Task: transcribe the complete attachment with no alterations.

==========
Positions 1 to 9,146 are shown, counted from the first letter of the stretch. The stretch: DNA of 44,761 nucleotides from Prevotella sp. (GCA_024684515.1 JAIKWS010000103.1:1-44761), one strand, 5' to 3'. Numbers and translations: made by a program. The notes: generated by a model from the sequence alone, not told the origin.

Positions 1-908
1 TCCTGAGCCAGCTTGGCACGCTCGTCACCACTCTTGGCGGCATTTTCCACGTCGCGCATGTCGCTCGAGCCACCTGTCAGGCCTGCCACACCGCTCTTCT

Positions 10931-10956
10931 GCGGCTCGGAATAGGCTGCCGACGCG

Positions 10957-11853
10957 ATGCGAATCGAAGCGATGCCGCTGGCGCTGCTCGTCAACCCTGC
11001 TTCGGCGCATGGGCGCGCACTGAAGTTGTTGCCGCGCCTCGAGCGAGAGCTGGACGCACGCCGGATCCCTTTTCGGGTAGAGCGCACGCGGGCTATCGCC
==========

Positions 1 to 9,146 are shown, counted from the first letter of the stretch. The stretch: DNA of 44,761 nucleotides from Prevotella sp. (GCA_024684515.1 JAIKWS010000103.1:1-44761), one strand, 5' to 3'. Numbers and translations: made by a program. The notes: generated by a model from the sequence alone, not told the origin.

Positions 1-908
1 TCCTGAGCCAGCTTGGCACGCTCGTCACCACTCTTGGCGGCATTTTCCACGTCGCGCATGTCGCTCGAGCCACCTGTCAGGCCTGCCACACCGCTCTTCT

Positions 10931-10956
10931 GCGGCTCGGAATAGGCTGCCGACGCG

Positions 10957-11853
10957 ATGCGAATCGAAGCGATGCCGCTGGCGCTGCTCGTCAACCCTGC
11001 TTCGGCGCATGGGCGCGCACTGAAGTTGTTGCCGCGCCTCGAGCGAGAGCTGGACGCACGCCGGATCCCTTTTCGGGTAGAGCGCACGCGGGCTATCGCC